On January 9, 2023, the U.S. Court of Appeals for the Federal Circuit in In re Stingray IP Solutions, LLC, No. 23-102 granted a writ of mandamus, vacating a decision of the Eastern District Court of Texas which had transferred a patent infringement suit filed against foreign defendants to the Central District of California based on defendants’ post-suit consent to jurisdiction there. The court held that under Federal Circuit law, a foreign defendant may not defeat personal jurisdiction conferred by Rule 4(k)(2) solely by unilateral post-suit consent to jurisdiction in an alternative forum.
What Can You Do Today?
We provide additional context regarding the Federal Circuit’s decision below and will continue to monitor the issue as it makes its way through the district courts and should the Federal Circuit provide additional guidance in the future. In the meantime:
- Plaintiffs suing foreign defendants for patent infringement should be aware that Federal Rule of Civil Procedure 4(k)(2), which approximates a federal long-arm jurisdiction statute, may provide for personal jurisdiction against foreign defendants in any state when a defendant has sufficient minimum contacts with the United States as a whole, but is not subject to jurisdiction in any state’s court of general jurisdiction
- Foreign patent infringement defendants may not be able to defeat a district court’s exercise of personal jurisdiction under Rule 4(k)(2) by simply consenting to jurisdiction in a different forum after being sued. Rather, they likely must identify an alternative state forum where the plaintiff could have brought suit at the time the complaint was filed, regardless of defendant’s consent.
Procedural History of the Dispute
Plaintiff Stingray IP Solutions, LLC (“Stingray”) filed patent infringement suits in the Eastern District of Texas against defendants TP-Link Technologies Co., Ltd., organized and headquartered in China, and TP-Link Corporation Limited, organized and headquartered in Hong Kong (defendants collectively, “TP-Link”). TP-Link moved to dismiss for lack of personal jurisdiction, or alternatively to transfer to the Central District of California. After jurisdictional and venue discovery, the court granted TP-Link’s motion to transfer and found no personal jurisdiction over TP-Link under Rule 4(k)(2), in part because TP-Link’s affirmative representations that the Central District of California has jurisdiction and venue over them defeated jurisdiction in Texas under Rule 4(k)(2). Stingray then petitioned the Federal Circuit for a writ of mandamus to vacate the transfer order.
Foreign Patent Infringement Defendants’ Unilateral Post-suit Consent Cannot Defeat Exercise of Personal Jurisdiction Under Rule 4(k)(2)
After first determining that the jurisdictional question is appropriate for mandamus relief, the Federal Circuit analyzed the Rule 4(k)(2) issue at hand. As background, Rule 4(k)(2) is akin to a long-arm rule for federal law claims, essentially establishing personal jurisdiction over a foreign defendant who is not subject to personal jurisdiction in any single state’s court of general jurisdiction, but who does have sufficient contacts with the Unites States as a whole.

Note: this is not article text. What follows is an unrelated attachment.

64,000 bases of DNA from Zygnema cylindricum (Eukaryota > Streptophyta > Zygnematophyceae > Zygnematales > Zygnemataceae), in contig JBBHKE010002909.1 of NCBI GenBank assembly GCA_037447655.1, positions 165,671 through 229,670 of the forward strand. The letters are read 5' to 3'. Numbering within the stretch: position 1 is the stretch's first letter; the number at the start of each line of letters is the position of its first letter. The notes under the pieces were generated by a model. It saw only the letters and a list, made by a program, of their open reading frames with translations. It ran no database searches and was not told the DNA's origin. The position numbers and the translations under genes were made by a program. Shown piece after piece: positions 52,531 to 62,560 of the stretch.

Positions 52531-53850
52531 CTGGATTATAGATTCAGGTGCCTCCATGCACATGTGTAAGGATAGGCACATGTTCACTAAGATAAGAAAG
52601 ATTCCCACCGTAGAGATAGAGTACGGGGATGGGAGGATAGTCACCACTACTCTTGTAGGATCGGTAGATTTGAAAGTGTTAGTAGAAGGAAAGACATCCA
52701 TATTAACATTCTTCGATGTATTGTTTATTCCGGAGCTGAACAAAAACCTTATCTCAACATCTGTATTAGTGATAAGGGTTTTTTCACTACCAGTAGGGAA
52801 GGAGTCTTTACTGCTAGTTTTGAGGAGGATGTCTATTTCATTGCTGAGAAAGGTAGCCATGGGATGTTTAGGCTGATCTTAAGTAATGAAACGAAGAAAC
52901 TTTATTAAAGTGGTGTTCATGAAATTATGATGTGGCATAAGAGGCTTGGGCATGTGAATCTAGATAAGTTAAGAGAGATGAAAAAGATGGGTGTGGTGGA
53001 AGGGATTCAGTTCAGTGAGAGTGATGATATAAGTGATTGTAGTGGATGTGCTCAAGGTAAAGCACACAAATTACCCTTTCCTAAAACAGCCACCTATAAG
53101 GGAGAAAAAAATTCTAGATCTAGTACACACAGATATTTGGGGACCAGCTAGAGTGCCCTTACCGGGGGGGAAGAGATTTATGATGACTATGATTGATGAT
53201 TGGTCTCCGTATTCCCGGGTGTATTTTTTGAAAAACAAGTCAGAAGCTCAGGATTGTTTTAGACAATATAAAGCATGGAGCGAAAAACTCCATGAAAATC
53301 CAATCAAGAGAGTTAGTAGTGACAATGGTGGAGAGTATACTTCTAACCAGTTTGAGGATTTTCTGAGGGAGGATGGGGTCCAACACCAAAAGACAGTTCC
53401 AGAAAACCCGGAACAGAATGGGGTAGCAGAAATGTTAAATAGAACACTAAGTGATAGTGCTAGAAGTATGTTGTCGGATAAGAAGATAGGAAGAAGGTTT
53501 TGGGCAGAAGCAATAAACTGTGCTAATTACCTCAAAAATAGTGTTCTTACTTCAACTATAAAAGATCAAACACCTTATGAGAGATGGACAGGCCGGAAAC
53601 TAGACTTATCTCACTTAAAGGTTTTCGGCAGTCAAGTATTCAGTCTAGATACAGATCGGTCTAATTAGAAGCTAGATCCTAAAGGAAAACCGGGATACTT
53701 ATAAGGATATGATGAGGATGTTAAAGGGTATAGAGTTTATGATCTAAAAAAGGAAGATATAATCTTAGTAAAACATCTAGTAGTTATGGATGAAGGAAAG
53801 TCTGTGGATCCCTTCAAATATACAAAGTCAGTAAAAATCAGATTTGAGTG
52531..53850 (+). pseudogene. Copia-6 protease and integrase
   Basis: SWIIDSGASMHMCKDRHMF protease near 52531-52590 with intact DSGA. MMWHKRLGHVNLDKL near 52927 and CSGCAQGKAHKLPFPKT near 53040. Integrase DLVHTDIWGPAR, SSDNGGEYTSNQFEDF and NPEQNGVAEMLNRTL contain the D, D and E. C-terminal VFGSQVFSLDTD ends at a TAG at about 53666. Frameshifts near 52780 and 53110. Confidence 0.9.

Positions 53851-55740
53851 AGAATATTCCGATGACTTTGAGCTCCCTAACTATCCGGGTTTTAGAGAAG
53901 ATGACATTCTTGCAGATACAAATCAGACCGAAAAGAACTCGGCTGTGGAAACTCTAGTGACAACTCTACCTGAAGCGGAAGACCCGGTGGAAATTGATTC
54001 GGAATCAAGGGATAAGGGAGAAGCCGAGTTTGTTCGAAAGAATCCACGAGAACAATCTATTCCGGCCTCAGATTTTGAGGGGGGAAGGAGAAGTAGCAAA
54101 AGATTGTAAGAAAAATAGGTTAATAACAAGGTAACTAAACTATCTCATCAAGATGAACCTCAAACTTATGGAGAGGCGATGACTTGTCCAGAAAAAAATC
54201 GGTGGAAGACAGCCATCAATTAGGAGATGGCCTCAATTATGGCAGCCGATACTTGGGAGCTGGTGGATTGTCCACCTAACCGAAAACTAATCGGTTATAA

The court then turned to the issue at hand, the “negation requirement” of Rule 4(k)(2) which requires that the defendant not be subject to jurisdiction in any state’s court of general jurisdiction. District courts have split over whether a defendant can defeat this jurisdictional requirement by unilaterally consenting to suit in a different district after being sued. The Federal Circuit here held that a defendant’s post-suit, unilateral consent to being sued in another state does not negate personal jurisdiction under Rule 4(k)(2) in the plaintiff’s chosen venue. The court referenced its decision in Merial Ltd. v. Cipla Ltd., 681 F.3d 1283 (Fed. Cir. 2012), holding that a defendant opposing Rule 4(k)(2) jurisdiction bears the burden to identify a forum where jurisdiction would have been proper at the time the complaint was filed, regardless of consent. While that portion of the Merial holding was arguably dicta in non-default judgment cases, the Federal Circuit confirmed that the same applies even absent default judgment. To hold otherwise, the court observed, while echoing Supreme Court reasoning related to transfer under 28 U.S.C. § 1404(a), may allow discriminatory forum shopping, in which a plaintiff would be prohibited from bringing suit in or transferring to a jurisdiction absent the foreign defendant’s consent, but the foreign defendant could transfer a case to any alternative forum of its choosing simply by consenting to jurisdiction there after being sued in the plaintiff’s chosen forum. See Hoffman v. Blaski, 363 U.S. 335, 343-44 (1960).
Accordingly, the Federal Circuit vacated the transfer order below and remanded for determination of whether Stingray could have brought suit in the Central District of California, independent of TP-Link’s post-suit consent.